Just now three women walked in with gift bags. They obviously hadn’t been in here before. She looked at them and said good-morning ladies. Then she noticed their gift bags and said, oh Ladies, are you having a party? She made them feel instantly welcome.

We can learn a lot from Amanda. She’s young, cute and hopefully won’t spend the rest of her life working in a coffee shop. But if she does, she’ll be the best barista. Not because she makes great coffee but because she makes you feel welcome.

People ask me why I haven’t found a church in South Dakota. It’s been what, almost 3 years now? People ask me why I don’t feel at home here, and why I don’t like it. They think it is the weather. Or they think it is just me. It’s neither. It is because when I go to church there are no Amanda’s to make me feel welcome. There is no place I go where someone lights up my day with a big smile and a Hi Joyce, How are you today? It's the people, it really is all about the people. 

You know what they say when you start pointing a finger – there are four looking back at you. I guess I should try to smile more and light up someone’s day. How about you? 


  1. Amanda sounds like she really is Seattle's Best - and Rapid City's best, too. I'm so glad she offered that western hospitality for which we really are known.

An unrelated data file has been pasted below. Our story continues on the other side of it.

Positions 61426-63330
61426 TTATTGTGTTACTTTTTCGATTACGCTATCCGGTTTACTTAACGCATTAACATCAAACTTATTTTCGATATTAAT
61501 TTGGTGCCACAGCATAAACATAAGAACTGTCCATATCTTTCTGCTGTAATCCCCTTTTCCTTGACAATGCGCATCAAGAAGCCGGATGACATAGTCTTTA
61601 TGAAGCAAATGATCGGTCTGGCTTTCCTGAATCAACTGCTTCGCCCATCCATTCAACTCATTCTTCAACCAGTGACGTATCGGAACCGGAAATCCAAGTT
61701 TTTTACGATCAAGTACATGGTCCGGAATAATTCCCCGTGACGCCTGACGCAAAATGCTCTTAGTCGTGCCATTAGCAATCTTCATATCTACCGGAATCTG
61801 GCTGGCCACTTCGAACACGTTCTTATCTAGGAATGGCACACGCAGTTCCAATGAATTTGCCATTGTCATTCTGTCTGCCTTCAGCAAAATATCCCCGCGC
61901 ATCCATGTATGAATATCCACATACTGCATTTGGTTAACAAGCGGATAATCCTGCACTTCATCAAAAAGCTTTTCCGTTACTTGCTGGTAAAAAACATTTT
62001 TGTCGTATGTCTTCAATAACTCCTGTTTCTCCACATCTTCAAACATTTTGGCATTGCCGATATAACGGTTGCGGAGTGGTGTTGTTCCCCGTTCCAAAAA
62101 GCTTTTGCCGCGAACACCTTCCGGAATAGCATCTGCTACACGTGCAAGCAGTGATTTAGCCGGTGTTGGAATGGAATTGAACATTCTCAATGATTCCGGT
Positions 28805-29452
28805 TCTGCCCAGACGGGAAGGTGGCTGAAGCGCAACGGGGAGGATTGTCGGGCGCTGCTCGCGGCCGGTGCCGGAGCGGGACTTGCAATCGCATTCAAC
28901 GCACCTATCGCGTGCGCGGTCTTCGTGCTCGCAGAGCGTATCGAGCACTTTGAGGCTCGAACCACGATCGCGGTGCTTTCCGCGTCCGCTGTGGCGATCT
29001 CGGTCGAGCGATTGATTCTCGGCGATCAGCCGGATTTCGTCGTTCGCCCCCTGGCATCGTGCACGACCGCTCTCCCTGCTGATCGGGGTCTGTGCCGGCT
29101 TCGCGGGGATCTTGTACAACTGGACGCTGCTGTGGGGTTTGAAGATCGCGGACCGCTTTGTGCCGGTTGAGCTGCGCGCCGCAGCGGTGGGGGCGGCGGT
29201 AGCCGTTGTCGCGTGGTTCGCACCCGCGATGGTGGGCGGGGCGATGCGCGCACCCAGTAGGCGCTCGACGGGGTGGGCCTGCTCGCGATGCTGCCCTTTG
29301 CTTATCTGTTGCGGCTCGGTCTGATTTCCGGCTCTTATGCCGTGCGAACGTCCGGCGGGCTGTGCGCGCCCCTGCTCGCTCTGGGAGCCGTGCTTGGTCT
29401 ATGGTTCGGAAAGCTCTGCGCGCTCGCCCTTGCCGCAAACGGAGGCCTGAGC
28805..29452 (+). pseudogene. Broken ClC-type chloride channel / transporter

I have pondered the reasons for the lack you've experienced in the town where you are living. Do you suppose it could be due to the transient nature of a college town? Maybe people have gotten the erroneous idea that they don't have to spend time or interest on people who will just leave in a few years anyway? I should say, not just an erroneous idea, but an *ERRONEOUS* idea.

    We are, or ought to be, grooming those short-timers who are now living in our vicinity to go into the world and reach out to others in the same way they have been received. If they are not being received, I sincerely hope they are not offering that experience to others.

    Yeah, it's Thorny again

  2. Hey Thorny - I would think that a town that has transients as you call them would be more friendly - as they are used to "new" people. That's not the case. In fact, I thought maybe it is that people are more transient here in Rapid that they are friendlier - see more new people and realize they are just people, not aliens from another planet...

  3. Joyce, I love reading your blogs, all of them. What you could be experiencing is maybe the small town mentality where everybody is either related to or knows everyone and they view outsiders or visitors with some sort of suspicion.

  4. I've lived in two college towns and there is a stand-offishness about the people. I remember moving to Sioux Falls from Lincoln and I was taken aback by the clerk at the drug store inquiring about how my day was going and wishing me a good day when I left. I've lived in Rapid City and the people are warm & welcoming - true western hospitality. It was a great place to grow up.

  5. I've lived in college towns before as well - didn't have the same experience - of course they weren't in the upper mid-west. Lived in Missouri which is mid-western and that college town was wonderful.
    Nashville is home to at least 9 colleges and universities - nice place to live too.
    But we can agree on Rapid - progress. I don't know the West is friendly overall but Rapid is. :-)